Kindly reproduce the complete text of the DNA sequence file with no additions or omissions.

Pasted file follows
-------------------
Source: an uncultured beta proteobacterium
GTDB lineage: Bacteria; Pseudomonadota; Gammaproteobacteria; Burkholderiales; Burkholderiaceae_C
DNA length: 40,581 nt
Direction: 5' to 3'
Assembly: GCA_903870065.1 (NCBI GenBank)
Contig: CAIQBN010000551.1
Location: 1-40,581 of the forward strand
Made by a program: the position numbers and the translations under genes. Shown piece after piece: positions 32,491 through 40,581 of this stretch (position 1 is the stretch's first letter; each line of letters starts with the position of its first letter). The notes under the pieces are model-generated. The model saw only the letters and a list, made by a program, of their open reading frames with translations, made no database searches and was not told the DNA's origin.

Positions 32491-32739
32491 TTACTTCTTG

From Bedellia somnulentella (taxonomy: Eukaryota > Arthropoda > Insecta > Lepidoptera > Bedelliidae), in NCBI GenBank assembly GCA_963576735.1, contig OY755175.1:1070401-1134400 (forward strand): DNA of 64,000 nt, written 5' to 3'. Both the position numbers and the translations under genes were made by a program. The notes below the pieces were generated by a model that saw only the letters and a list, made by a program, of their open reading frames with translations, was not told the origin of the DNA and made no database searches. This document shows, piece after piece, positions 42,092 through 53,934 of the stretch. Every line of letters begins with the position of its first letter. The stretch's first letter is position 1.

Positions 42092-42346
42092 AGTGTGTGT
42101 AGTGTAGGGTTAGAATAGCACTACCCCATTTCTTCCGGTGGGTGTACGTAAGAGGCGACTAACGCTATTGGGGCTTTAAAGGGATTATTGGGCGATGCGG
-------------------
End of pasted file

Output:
Source: an uncultured beta proteobacterium
GTDB lineage: Bacteria; Pseudomonadota; Gammaproteobacteria; Burkholderiales; Burkholderiaceae_C
DNA length: 40,581 nt
Direction: 5' to 3'
Assembly: GCA_903870065.1 (NCBI GenBank)
Contig: CAIQBN010000551.1
Location: 1-40,581 of the forward strand
Made by a program: the position numbers and the translations under genes. Shown piece after piece: positions 32,491 through 40,581 of this stretch (position 1 is the stretch's first letter; each line of letters starts with the position of its first letter). The notes under the pieces are model-generated. The model saw only the letters and a list, made by a program, of their open reading frames with translations, made no database searches and was not told the DNA's origin.

Positions 32491-32739
32491 TTACTTCTTG

From Bedellia somnulentella (taxonomy: Eukaryota > Arthropoda > Insecta > Lepidoptera > Bedelliidae), in NCBI GenBank assembly GCA_963576735.1, contig OY755175.1:1070401-1134400 (forward strand): DNA of 64,000 nt, written 5' to 3'. Both the position numbers and the translations under genes were made by a program. The notes below the pieces were generated by a model that saw only the letters and a list, made by a program, of their open reading frames with translations, was not told the origin of the DNA and made no database searches. This document shows, piece after piece, positions 42,092 through 53,934 of the stretch. Every line of letters begins with the position of its first letter. The stretch's first letter is position 1.

Positions 42092-42346
42092 AGTGTGTGT
42101 AGTGTAGGGTTAGAATAGCACTACCCCATTTCTTCCGGTGGGTGTACGTAAGAGGCGACTAACGCTATTGGGGCTTTAAAGGGATTATTGGGCGATGCGG